2. Antibiotics are started 2 days before and continued for 2 days after.
  3. You may experience blood-tinged urine, burning with urination and pelvic pain for a day or so after the procedure.
  4. You may experience difficulty urinating and feel that you are not emptying completely; if so, this may require a catheter or temporarily learning how to do self-catheterization.
  5. It may take a week or two to notice improvement. Although Botox is highly effective, it is not so in everyone.
  6. Follow up urinalysis and check of the post-void residual volume (how much urine is left in the bladder after voiding) in two weeks.
  7. Botox should last 6-9 months or so. After the improvement wears off, the injection can be repeated. If ineffective or only partially effective, the Botox dosage can be increased.

Bottom line: Botox, a  neurotoxin produced by Clostridium that causes paralysis, can be beneficial when injected into virtually any muscle in the body that is in a state of hyper-contraction and spasticity.  It has found utility for a variety of medical conditions, particularly for the treatment of overactive bladder symptoms.

Wishing you the best of health,

2014-04-23 20:16:29

http://www.AndrewSiegelMD.com

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Botox: Not Just for a Pretty Face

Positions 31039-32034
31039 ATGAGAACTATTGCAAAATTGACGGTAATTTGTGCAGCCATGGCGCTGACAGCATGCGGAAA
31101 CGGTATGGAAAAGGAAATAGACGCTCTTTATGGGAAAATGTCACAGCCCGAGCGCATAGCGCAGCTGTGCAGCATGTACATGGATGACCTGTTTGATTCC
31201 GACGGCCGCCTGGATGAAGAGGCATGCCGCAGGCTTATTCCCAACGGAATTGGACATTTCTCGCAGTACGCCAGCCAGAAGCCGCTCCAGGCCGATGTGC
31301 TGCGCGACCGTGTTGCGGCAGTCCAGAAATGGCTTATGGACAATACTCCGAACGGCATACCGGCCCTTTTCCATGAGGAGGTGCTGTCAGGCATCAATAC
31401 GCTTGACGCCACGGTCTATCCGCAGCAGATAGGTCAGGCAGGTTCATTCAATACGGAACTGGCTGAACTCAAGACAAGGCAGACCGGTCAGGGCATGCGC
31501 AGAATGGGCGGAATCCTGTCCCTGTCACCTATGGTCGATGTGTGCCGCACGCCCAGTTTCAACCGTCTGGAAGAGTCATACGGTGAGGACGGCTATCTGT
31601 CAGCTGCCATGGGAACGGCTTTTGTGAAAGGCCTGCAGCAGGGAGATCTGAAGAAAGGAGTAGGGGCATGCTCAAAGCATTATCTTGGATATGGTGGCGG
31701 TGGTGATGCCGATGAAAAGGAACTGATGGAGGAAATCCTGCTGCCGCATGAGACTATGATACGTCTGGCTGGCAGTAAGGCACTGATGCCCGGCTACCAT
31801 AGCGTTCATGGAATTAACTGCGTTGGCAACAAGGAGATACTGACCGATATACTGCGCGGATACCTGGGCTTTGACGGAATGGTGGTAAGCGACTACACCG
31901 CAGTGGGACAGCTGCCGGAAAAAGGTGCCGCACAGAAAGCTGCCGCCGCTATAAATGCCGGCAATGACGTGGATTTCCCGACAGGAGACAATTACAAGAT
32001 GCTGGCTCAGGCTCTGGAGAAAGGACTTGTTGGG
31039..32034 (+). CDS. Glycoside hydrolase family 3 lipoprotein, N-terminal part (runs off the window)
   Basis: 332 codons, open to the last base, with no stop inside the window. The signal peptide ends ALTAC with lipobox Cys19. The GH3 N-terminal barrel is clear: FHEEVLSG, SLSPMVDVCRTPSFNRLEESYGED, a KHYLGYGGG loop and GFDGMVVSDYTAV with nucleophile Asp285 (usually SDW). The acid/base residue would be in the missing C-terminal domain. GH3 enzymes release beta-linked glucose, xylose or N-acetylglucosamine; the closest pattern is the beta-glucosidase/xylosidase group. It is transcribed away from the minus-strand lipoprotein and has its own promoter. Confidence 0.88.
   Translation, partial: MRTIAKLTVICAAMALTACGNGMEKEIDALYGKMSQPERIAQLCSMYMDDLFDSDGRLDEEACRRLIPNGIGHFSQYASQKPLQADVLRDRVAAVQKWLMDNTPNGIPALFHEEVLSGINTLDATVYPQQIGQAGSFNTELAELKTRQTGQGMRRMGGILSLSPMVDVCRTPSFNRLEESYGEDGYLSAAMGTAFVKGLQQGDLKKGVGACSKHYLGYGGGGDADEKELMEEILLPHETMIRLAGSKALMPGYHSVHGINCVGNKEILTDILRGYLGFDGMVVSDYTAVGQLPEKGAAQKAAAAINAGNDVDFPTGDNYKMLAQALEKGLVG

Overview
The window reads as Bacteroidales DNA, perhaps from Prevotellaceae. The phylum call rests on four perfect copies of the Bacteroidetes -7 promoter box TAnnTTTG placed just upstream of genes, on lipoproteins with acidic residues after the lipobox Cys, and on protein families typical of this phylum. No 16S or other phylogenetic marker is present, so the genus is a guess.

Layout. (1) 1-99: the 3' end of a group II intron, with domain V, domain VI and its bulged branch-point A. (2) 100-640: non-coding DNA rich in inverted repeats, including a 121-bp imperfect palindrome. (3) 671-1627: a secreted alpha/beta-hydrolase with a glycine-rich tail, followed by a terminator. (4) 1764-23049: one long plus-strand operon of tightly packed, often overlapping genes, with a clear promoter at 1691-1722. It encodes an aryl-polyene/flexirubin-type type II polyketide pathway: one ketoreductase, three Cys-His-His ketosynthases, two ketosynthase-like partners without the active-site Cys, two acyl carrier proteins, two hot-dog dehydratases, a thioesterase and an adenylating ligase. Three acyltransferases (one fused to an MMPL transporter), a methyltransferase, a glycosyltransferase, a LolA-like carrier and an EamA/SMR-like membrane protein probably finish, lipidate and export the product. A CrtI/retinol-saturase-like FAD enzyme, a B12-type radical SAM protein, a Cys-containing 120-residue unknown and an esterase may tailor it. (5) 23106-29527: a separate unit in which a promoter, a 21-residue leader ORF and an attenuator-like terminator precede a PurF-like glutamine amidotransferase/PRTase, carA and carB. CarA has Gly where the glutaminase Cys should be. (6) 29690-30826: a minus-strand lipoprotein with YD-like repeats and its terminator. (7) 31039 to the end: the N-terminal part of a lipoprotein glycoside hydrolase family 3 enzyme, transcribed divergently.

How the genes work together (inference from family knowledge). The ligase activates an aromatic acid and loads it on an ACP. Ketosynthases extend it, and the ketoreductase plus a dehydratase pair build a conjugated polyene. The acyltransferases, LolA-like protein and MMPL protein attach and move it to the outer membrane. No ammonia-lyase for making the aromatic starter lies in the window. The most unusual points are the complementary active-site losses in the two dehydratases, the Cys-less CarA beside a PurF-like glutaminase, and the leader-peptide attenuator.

January 11, 2014

Blog #136

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Botox is derived from a poison produced by the Clostridium bacterium, the microorganism responsible for botulism in humans and animals.  Botulism—caused by eating foods contaminated with the Clostridium bacterium—is a rare but serious illness that can result in paralysis and is considered a potentially fatal medical emergency. The highly toxic and lethal botulinum toxin was initially identified by Kerner in rancid sausages and was refined and purified by van Ermengen in the Netherlands.

It is shocking that the most poisonous substance known to humanity—Botulinum toxinwhen used in minute quantities in a derivative known as Botox, becomes a magically effective and powerful potion to treat a variety of conditions. Talk about making lemonade from lemons!

Most people are aware of the use of Botox to prevent or improve the cosmetic appearance of facial wrinkles. When injected into the frown lines it paralyzes the facial muscles involved and makes creases, furrows and grooves disappear. Facial Botox injections are among the most common cosmetic procedures performed in the United State and have fostered a billion dollar industry. It is important to know that getting beyond cosmetics, Botox can be beneficial for a variety of medical conditions that have in common some form of localized muscle over-activity.